US employment report today

Two weeks ago scientists released a recording of a San Diego-based Beluga whale, called Noc, telling a diver to get out of the water. Today it's a talking elephant from Yongin, South Korea, making the news. Twenty-two-year-old Koshik has a vocabulary of five Korean words; "anja" (the), "aniya" (leave), "annyong" (will), "nuo" (euro), and "choah" (Greece). A deputation from Brussels visited Yongin recently but the zoo refused their demand that the animal be put down.

The single currency was put down yesterday, though only by two thirds of a US cent. The pound is up by a third of a euro cent and fractionally firmer against the yen. Thursday's best performances came from the commodity currencies; the rand and the Australian, Canadian and New Zealand dollars. All four strengthened by around 0.5%, equivalent to three quarters of a US or Canadian cent.

The reason for investors' sudden interest in the allegedly riskier commodity currencies was a clutch of better than expected US economic statistics. ADP's payroll change number was stronger than expected at 158k, initial jobless claims were fewer than expected, the manufacturing purchasing managers' index (PMI) was slightly higher at 51.7 and the Conference Board's index of consumer confidence was up by four points at 72.2, its highest level in five years.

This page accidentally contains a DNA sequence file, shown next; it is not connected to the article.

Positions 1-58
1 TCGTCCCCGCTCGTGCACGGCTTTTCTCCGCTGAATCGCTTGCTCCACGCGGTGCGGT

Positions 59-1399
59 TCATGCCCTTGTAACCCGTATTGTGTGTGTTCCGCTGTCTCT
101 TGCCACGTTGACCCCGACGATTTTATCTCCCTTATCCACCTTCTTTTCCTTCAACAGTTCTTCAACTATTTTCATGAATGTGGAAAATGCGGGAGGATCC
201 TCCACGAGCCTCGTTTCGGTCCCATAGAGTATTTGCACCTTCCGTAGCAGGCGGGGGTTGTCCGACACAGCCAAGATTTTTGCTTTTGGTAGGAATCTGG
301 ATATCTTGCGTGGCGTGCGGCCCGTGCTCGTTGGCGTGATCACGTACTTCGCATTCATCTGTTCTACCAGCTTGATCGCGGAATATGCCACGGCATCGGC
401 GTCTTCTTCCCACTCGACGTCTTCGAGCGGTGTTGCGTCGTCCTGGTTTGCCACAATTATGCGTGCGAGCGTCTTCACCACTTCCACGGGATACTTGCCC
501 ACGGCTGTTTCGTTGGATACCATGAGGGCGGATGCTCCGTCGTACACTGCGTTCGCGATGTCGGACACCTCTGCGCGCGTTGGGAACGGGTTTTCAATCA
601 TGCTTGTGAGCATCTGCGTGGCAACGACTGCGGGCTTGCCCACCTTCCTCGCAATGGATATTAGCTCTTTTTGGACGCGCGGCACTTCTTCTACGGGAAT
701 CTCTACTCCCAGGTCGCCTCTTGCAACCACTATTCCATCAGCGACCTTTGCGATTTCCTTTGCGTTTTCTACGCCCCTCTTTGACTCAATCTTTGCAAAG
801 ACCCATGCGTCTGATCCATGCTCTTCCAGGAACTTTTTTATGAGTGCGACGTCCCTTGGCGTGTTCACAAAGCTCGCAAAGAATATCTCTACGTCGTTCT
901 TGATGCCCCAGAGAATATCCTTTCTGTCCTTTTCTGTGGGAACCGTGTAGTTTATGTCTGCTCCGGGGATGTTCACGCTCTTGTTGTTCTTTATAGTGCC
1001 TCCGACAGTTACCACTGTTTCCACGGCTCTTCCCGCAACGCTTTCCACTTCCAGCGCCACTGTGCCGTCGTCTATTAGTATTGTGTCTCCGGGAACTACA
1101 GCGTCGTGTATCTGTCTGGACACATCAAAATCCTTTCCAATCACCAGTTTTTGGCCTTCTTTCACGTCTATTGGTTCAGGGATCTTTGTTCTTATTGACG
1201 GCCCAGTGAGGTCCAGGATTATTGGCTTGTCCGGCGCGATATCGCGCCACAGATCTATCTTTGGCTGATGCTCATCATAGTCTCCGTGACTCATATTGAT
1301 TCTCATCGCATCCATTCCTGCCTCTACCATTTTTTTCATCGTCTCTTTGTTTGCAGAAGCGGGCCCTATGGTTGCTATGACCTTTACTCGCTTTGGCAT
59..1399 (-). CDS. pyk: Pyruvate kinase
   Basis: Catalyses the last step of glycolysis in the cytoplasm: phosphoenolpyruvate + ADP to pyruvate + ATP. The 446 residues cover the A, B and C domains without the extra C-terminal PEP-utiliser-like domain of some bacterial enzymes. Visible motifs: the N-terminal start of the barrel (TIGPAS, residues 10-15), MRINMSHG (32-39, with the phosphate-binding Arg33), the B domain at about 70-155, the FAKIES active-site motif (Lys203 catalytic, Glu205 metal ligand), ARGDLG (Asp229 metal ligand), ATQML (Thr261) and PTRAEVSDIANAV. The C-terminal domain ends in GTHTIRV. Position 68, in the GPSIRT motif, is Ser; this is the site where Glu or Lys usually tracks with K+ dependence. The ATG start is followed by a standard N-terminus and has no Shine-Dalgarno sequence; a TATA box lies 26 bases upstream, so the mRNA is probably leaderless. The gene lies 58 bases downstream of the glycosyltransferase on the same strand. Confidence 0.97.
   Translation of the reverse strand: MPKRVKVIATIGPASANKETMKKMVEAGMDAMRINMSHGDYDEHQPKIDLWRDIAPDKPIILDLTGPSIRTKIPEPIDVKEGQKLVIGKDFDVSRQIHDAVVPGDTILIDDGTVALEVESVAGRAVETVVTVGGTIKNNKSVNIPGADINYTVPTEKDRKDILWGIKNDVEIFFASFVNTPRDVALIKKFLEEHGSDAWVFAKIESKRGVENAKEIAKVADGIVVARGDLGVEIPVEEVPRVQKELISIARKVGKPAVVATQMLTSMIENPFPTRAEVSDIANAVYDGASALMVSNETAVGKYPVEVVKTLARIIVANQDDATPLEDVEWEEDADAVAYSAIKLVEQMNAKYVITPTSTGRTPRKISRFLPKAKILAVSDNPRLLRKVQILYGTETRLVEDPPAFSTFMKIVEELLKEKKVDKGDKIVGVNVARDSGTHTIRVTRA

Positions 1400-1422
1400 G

Earlier in the day the ecostats from Europe had been rather less bullish. Manufacturing PMIs from Britain, Switzerland and Greece came in at 47.5, 46.1 and 41.0 respectively. The All Saints' Day bank holiday meant a postponement of the figures from other euro zone countries.

They will come out this morning instead. National readings for Germany, Spain, Italy and France will precede the pan-Euroland number just before nine o'clock. All of them are forecast be below 50, thus signifying a slowdown. Britain's construction sector PMI, which has no direct parallel elsewhere, is also expected to fall short of the breakeven mark at 49.1.

The real excitement comes after lunch with the US Department of Labor's employment report and the crucial monthly change in non-farm payrolls. In the last 12 months payrolls have risen by an average of 154k per month. The latest six of those months have seen that average shrink to 106k. Today's number is expected to be 125k, with the rate of unemployment ticking up to 7.9%. The Canadian employment data, which come out at the same time and tend to be overshadowed by the US figures, are expected to show between 5k and 10k new jobs and to put unemployment at 7.4%.

This afternoon's US non-farm payrolls number is even more important than usual, in that it comes four days before Americans decide whether to change their president or to hang onto the one they've got. A good number could be seen as helpful to the incumbent's re-election, therefore unhelpful to the dollar because it would increase the chance of renewed quantitative easing. That reasoning is not watertight though; there has been more than one occasion recently when a good number has taken the dollar higher, on the old-fashioned logic that a strengthening economy begets a strengthening currency.

And if that's the way investors are thinking it might be a difficult day for the euro. Have a good weekend.